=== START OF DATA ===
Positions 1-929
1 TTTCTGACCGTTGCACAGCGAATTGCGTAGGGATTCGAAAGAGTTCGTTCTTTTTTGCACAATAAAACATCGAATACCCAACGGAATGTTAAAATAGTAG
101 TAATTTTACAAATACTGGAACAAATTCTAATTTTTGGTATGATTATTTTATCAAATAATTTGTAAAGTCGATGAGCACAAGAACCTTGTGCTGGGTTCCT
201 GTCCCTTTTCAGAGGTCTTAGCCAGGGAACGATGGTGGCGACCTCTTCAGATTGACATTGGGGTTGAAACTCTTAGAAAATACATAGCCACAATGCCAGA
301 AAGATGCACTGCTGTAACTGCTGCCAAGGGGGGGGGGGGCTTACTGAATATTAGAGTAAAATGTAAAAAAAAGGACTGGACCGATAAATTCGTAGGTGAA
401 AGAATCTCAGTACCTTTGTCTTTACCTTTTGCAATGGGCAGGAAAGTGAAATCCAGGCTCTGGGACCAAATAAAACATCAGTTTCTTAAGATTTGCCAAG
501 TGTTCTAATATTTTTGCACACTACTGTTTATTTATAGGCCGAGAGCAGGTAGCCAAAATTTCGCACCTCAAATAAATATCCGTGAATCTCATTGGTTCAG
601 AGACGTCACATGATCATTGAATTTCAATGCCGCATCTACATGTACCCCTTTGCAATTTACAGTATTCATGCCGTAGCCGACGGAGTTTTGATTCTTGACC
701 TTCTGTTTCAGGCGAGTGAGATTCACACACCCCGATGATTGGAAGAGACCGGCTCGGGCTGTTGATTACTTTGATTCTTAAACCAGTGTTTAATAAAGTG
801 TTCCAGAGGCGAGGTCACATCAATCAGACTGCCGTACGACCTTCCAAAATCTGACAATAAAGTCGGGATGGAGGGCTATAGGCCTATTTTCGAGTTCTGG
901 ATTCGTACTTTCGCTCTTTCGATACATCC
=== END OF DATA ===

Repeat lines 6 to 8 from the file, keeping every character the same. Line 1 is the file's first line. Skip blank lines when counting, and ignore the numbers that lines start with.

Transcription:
401 AGAATCTCAGTACCTTTGTCTTTACCTTTTGCAATGGGCAGGAAAGTGAAATCCAGGCTCTGGGACCAAATAAAACATCAGTTTCTTAAGATTTGCCAAG
501 TGTTCTAATATTTTTGCACACTACTGTTTATTTATAGGCCGAGAGCAGGTAGCCAAAATTTCGCACCTCAAATAAATATCCGTGAATCTCATTGGTTCAG
601 AGACGTCACATGATCATTGAATTTCAATGCCGCATCTACATGTACCCCTTTGCAATTTACAGTATTCATGCCGTAGCCGACGGAGTTTTGATTCTTGACC